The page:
The Mona Lisa? Meh. Colosseum, that’s a different story

Many wonders of the world prove to be a disappointment. Parisians are all too familiar with the glassy-eyed “Is that it?” glare of a tourist, squinting at the Mona Lisa for the first time. Indeed, every year, Japanese tourists are hospitalised with Paris Syndrome, a psychological disorder induced by extreme disappointment when the city of light fails to live up to the hype.

Actually great: the Colosseum early in the morning.Credit: iStock

Visiting Rome for the first time this week, I was primed for a let-down: “You can miss the Colosseum – it’s exactly how you’d imagine,” one friend warned. I didn’t quite emulate the American tourist who sighed “Gee, couldn’t they be bothered to finish it?” but I was braced for a building less impressive for being a ruin. Gazing at the symphony of arches, the opposite was true. The Colosseum is impressive precisely because it is a ruin, surviving on a breathtaking scale despite the ravages of centuries.

Across the Eternal City, humans, animals and newer buildings live within the shadow of ruins. The ancient chariot-racing stadium, the Circus Maximus, now hosts large public concerts. A cat sanctuary squats upon the subterranean remains of the spot where, in 44 BC, conspirators stabbed Julius Caesar 23 times outside the Theatre of Pompey. A sign piteously implores visitors not to feed the cats; “We do so every day.” Still, the feline occupants looked suspiciously plumy and well-upholstered; suggestive of more than one Six Dinners Severus.

The Basilica of San Clemente was another highlight. Beneath its unassuming facade lie layers of history; a Roman house, a Mithraic temple, an early basilica and a modern church stacked on top of each other. Only in Rome does the past press down with such sonorous weight.

Let’s not get too misty-eyed; the Colosseum was built by slaves and funded by loot from the first Temple in Jerusalem. But the Romans also had a grand vision, a supreme confidence which remains profoundly humbling, even when reduced to rubble. (Alright, but APART from the sanitation, the medicine, education, wine, public order, irrigation, roads, the fresh water system and public health… What have the Romans ever done for us?)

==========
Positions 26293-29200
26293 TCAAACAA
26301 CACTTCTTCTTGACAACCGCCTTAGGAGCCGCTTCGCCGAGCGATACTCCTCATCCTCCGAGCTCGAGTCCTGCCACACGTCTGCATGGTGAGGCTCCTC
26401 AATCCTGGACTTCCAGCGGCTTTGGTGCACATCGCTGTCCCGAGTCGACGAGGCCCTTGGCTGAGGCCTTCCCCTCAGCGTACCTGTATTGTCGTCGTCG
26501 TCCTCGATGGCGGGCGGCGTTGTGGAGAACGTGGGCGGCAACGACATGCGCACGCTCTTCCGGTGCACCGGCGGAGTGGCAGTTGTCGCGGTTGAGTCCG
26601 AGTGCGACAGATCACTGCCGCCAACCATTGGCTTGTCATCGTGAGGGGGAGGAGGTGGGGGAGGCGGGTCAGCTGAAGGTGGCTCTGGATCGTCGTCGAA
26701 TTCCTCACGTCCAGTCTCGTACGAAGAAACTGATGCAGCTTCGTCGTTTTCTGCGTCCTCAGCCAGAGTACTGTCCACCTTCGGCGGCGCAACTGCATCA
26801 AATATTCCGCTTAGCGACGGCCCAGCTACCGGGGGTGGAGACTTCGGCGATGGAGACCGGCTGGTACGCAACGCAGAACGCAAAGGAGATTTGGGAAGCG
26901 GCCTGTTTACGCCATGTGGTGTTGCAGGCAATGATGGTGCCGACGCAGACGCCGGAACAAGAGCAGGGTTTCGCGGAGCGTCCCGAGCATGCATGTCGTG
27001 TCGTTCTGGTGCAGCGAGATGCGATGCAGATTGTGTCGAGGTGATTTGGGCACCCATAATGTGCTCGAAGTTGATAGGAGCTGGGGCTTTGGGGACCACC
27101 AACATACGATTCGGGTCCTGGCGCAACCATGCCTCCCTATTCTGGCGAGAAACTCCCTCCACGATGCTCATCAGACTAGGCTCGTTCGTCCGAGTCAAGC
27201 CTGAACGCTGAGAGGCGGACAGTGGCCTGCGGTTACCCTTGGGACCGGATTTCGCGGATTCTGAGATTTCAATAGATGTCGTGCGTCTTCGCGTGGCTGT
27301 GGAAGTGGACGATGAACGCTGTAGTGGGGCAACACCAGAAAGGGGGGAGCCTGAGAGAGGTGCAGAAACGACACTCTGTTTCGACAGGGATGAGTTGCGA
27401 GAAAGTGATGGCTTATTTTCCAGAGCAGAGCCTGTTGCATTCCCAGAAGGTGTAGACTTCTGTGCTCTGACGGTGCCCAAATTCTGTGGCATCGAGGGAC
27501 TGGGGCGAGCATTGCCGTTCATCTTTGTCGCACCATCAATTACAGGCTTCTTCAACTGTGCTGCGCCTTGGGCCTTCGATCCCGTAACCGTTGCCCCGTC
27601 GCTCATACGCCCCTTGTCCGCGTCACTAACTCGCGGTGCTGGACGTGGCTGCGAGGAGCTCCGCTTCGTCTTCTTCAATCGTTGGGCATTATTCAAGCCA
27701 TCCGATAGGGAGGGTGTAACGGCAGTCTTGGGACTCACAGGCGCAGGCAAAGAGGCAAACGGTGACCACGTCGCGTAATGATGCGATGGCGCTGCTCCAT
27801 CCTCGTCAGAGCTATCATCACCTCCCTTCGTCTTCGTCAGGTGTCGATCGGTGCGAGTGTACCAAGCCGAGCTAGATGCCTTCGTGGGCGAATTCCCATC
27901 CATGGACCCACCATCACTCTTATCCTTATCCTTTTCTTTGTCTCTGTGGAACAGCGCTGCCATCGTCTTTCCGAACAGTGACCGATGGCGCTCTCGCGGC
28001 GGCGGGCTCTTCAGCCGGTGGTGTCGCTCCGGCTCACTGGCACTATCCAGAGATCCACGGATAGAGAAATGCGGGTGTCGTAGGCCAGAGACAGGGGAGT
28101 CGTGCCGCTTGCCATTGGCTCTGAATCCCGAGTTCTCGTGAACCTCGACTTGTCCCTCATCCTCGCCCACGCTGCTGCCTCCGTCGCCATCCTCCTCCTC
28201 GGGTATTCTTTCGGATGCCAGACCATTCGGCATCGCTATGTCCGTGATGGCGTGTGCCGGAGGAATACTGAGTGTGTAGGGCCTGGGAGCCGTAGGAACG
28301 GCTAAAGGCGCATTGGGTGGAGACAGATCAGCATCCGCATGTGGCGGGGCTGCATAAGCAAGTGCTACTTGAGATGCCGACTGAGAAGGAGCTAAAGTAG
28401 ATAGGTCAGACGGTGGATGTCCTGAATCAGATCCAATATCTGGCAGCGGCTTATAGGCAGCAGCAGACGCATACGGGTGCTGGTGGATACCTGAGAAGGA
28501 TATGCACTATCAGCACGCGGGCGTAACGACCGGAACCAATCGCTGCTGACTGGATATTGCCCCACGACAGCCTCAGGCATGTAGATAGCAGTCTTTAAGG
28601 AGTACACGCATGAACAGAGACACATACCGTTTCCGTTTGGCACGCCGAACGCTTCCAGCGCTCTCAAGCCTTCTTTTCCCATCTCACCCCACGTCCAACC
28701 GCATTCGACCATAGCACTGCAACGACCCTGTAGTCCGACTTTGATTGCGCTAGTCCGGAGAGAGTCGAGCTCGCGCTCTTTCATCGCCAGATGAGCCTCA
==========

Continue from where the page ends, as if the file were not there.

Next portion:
It vividly contrasts with the apathy of modern Rome. The restoration works on the Tomb of Augustus – the first Roman emperor – have been near-static since 2017; even minor tramway repairs are stalled.

This a not a purely Italian malady: London remains a monument to Victorian genius and modern folly. If some tourists are underwhelmed by the Colosseum, try putting them on a train out of Euston or showing them the Shard.

Our forefathers didn’t just revel in magnificence and scale but minute detail, injecting beauty and humour into everyday sights; from Sicily’s lion door-knockers to the Renaissance water fountain we spotted just off the Vatican, shaped like an old man watching his barrel leak away, forever.

The Victorians did gorgeous utility; opulent warehouses, sewage pumping-stations of ecclesiastical splendour. Even shabby Edwardian terraces often boast ornate fireplaces, suggesting a love of “beauty for its own sake”. It is new-build nothingness that saps the life out of things. What will our era bequeath to future generations that’s beautiful, let alone impressive?

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